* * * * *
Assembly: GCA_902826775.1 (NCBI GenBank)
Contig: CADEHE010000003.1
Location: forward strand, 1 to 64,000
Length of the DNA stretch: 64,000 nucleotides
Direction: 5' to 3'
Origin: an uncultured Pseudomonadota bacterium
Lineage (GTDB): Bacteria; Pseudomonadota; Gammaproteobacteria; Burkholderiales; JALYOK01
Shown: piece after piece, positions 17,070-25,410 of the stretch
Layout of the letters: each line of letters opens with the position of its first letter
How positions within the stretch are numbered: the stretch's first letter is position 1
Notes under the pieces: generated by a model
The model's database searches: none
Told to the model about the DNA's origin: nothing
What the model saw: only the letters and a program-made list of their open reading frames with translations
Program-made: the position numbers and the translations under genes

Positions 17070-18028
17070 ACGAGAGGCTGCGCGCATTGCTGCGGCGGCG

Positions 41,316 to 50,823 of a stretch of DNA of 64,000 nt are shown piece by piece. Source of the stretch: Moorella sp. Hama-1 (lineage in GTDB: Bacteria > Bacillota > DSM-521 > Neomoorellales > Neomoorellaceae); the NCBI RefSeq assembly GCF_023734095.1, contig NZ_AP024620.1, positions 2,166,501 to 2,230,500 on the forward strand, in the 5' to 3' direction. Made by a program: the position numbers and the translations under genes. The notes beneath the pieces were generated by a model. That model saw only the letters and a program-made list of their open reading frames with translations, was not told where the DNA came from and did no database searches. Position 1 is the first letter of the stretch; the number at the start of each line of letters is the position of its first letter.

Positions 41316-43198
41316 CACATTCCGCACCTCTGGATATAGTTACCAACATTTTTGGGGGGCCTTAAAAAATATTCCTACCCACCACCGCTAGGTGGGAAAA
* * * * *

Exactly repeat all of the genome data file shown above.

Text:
Assembly: GCA_902826775.1 (NCBI GenBank)
Contig: CADEHE010000003.1
Location: forward strand, 1 to 64,000
Length of the DNA stretch: 64,000 nucleotides
Direction: 5' to 3'
Origin: an uncultured Pseudomonadota bacterium
Lineage (GTDB): Bacteria; Pseudomonadota; Gammaproteobacteria; Burkholderiales; JALYOK01
Shown: piece after piece, positions 17,070-25,410 of the stretch
Layout of the letters: each line of letters opens with the position of its first letter
How positions within the stretch are numbered: the stretch's first letter is position 1
Notes under the pieces: generated by a model
The model's database searches: none
Told to the model about the DNA's origin: nothing
What the model saw: only the letters and a program-made list of their open reading frames with translations
Program-made: the position numbers and the translations under genes

Positions 17070-18028
17070 ACGAGAGGCTGCGCGCATTGCTGCGGCGGCG

Positions 41,316 to 50,823 of a stretch of DNA of 64,000 nt are shown piece by piece. Source of the stretch: Moorella sp. Hama-1 (lineage in GTDB: Bacteria > Bacillota > DSM-521 > Neomoorellales > Neomoorellaceae); the NCBI RefSeq assembly GCF_023734095.1, contig NZ_AP024620.1, positions 2,166,501 to 2,230,500 on the forward strand, in the 5' to 3' direction. Made by a program: the position numbers and the translations under genes. The notes beneath the pieces were generated by a model. That model saw only the letters and a program-made list of their open reading frames with translations, was not told where the DNA came from and did no database searches. Position 1 is the first letter of the stretch; the number at the start of each line of letters is the position of its first letter.

Positions 41316-43198
41316 CACATTCCGCACCTCTGGATATAGTTACCAACATTTTTGGGGGGCCTTAAAAAATATTCCTACCCACCACCGCTAGGTGGGAAAA